Stopping bullying is much easier when a positive social climate creates an environment where hurtful behaviors have less room to grow.
Our physical and social climates impact our quality of life. As individual people, we cannot control the weather outside, but we can decide what kinds of protection we use to be safer and more comfortable. We can’t control physical pollution as individuals, but we can each decide what levels and forms of pollution we are willing to tolerate or produce.
As leaders responsible for the well-being of others, particularly young people, we have significant power to affect the social climate of our families, schools, and youth-serving organizations. Whether or not we are aware of our power and its impact, it makes a tremendous difference in whether our kids are learning, playing, and living in positive social climates or negative ones.
Assessing our Current Social Climate
To start with, we need to assess:
- When people of any age are being unkind to each other in groups that we, or our children have joined, do we or other leaders observe passively, or do we take positive, effective action?
- When kids misunderstand, forget, test boundaries, or demonstrate other behaviors normal for their age, do we or other leaders scold, lecture, or shame, or do we model using respectful language and while setting and enforcing important limits?
- Does the entire leadership team – including teen and adult volunteers – have a clear, shared understanding of our group values and boundaries?
- When we or other leaders communicate and uphold our shared expectations and limits with youth, is this done clearly and consistently, or is communication and enforcement of values and boundaries confusing and irregular?
- Do we or other leaders give kids the message that they should, “Do what I say, not what I do”? Or, do we do our best to model the behavior we want them to use?
- When we or other leaders make mistakes, do we acknowledge, apologize, and make amends?
- Do we or other leaders expect kids to manage conflict and respectful communication independently after just one talk, or, do we provide training in skills, ongoing guidance, and coaching in the moment with an understanding that these skills take years to develop?
Measuring Social Pollution
Even if we care deeply, we cannot know what level of social pollution the members of a group are facing unless we create a safe space for them to let us know. Making the Kidpower Protection Promise™ is helpful, but it’s not enough. We must also use our awareness, split our attention between different priorities, and ask.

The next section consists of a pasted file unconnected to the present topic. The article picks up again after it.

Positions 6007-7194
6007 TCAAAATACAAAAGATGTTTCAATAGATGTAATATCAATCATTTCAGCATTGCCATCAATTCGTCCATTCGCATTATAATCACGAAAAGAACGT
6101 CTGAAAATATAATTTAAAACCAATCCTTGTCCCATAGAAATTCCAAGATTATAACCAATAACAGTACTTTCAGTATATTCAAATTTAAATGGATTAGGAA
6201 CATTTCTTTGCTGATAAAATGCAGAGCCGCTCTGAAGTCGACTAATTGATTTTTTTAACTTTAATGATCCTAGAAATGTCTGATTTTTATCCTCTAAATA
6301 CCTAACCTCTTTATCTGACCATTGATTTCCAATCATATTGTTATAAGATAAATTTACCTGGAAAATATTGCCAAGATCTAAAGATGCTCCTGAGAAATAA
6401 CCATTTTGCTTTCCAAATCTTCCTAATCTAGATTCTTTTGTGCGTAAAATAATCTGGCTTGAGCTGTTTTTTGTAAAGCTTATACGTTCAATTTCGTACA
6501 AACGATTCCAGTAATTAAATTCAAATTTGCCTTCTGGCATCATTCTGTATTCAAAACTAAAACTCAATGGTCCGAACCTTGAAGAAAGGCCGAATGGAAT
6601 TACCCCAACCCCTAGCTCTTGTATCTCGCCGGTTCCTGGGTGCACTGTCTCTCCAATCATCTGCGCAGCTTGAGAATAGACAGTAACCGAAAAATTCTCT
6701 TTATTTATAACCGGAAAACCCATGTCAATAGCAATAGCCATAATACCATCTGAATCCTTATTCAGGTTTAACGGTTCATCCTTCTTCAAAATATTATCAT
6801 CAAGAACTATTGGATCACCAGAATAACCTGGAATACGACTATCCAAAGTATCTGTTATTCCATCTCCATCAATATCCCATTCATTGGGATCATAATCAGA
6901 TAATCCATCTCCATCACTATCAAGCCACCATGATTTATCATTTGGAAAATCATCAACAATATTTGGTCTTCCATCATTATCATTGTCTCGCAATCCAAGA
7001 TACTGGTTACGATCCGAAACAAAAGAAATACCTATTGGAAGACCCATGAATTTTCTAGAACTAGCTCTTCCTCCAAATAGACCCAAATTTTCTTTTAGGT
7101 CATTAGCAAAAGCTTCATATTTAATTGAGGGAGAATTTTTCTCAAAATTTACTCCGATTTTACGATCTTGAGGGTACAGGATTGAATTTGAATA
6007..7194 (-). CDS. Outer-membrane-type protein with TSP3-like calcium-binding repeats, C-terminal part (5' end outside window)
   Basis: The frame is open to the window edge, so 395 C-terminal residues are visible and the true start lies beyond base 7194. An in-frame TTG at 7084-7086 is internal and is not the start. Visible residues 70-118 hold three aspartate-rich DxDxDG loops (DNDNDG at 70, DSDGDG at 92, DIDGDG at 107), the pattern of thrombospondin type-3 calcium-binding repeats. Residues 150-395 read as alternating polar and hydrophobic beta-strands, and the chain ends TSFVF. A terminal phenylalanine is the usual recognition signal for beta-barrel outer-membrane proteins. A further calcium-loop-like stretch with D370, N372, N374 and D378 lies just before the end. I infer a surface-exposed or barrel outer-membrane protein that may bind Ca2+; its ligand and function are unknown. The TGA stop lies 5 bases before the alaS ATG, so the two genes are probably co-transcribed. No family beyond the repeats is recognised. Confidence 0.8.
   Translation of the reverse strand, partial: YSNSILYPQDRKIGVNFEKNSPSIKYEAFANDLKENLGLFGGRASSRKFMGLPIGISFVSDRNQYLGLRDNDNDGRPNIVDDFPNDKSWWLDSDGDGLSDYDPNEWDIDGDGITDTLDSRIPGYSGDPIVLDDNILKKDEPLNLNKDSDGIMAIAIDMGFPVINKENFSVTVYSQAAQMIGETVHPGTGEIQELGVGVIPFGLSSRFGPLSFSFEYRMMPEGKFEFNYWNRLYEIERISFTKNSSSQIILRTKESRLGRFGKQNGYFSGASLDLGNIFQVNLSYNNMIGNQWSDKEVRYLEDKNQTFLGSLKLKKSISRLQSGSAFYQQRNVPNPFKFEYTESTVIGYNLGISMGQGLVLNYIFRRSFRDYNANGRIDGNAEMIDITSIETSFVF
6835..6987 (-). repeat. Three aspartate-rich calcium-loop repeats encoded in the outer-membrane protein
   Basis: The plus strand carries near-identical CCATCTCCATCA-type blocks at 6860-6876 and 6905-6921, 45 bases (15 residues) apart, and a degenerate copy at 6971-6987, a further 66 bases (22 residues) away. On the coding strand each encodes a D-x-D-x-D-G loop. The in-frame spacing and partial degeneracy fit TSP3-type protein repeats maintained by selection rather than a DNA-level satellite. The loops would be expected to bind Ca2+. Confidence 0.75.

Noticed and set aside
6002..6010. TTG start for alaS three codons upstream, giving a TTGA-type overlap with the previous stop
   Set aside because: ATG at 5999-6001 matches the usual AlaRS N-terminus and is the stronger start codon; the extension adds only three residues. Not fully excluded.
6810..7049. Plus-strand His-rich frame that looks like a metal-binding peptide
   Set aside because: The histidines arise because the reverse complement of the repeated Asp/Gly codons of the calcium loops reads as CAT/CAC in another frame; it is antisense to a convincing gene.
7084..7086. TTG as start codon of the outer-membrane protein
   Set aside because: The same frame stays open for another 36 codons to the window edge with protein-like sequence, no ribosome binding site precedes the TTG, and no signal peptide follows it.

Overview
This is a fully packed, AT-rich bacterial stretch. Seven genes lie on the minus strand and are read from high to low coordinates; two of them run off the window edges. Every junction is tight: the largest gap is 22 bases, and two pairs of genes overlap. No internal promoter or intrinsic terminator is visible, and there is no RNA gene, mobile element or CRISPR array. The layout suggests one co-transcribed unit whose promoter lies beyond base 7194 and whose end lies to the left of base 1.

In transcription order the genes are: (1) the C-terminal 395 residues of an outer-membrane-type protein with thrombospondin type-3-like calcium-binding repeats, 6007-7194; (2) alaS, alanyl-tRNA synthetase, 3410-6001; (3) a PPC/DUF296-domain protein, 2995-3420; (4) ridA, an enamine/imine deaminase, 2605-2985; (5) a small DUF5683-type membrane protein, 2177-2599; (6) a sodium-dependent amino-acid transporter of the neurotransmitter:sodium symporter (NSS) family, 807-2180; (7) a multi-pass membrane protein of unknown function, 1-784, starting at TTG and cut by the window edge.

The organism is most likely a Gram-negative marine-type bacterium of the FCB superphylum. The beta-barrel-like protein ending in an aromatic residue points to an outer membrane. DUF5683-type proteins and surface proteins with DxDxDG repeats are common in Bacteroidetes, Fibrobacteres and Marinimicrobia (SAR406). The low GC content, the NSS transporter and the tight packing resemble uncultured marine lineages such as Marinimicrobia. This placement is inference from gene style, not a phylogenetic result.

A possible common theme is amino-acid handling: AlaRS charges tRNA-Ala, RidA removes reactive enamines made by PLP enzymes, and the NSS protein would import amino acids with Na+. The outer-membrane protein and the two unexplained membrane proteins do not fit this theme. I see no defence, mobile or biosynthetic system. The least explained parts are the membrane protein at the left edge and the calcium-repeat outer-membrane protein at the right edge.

On the premise that you cannot fix something if you don’t know what kind of problem you have, our talented Kidpower California Program Director Erika Leonard developed the Kidpower Climate Check-In to measure social pollution in classrooms struggling with behavior issues. Other Kidpower instructors have also has used the Climate Check-In in groups that were not struggling overtly, and through the process, the adult leaders got valuable information about concerns they hadn’t noticed. The tool is useful for all groups.
In one class, with the teacher’s support, Erika explained to the students, “Social pollution means how much people are saying or doing things that make you or others feel badly. Instead of singling anyone out, we are going to measure the level of social pollution in your class by creating an average. Everybody write down a number from 1 to 10, with 1 being almost no social pollution. A low level of pollution, socially or in the air, feels better for everyone. A high level of pollution can make us feel sick or bad, so a 10 means ‘very, very uncomfortable.’ Write just a number, without your name, and hand the paper to your teacher.”
The Kidpower Climate Check-In can be safe, accurate, and effective only when the adult leaders are highly vigilant in creating emotional safety and privacy. Slips of paper go only to the adult leader and are disposed of thoughtfully; the leader does not share individual results or even a breakdown of responses. Group members see only the final average.
In this class, the teacher calculated the score while Erika led Kidpower practices. In classes that use the Kidpower Climate Check-In regularly, as we advise, leaders often calculate at a break, overnight, or over the weekend. In this class, the teacher projected confidence as she reported the score and she and Erika led the class in learning concepts and practicing skills that could continue to improve their climate long after Erika had left.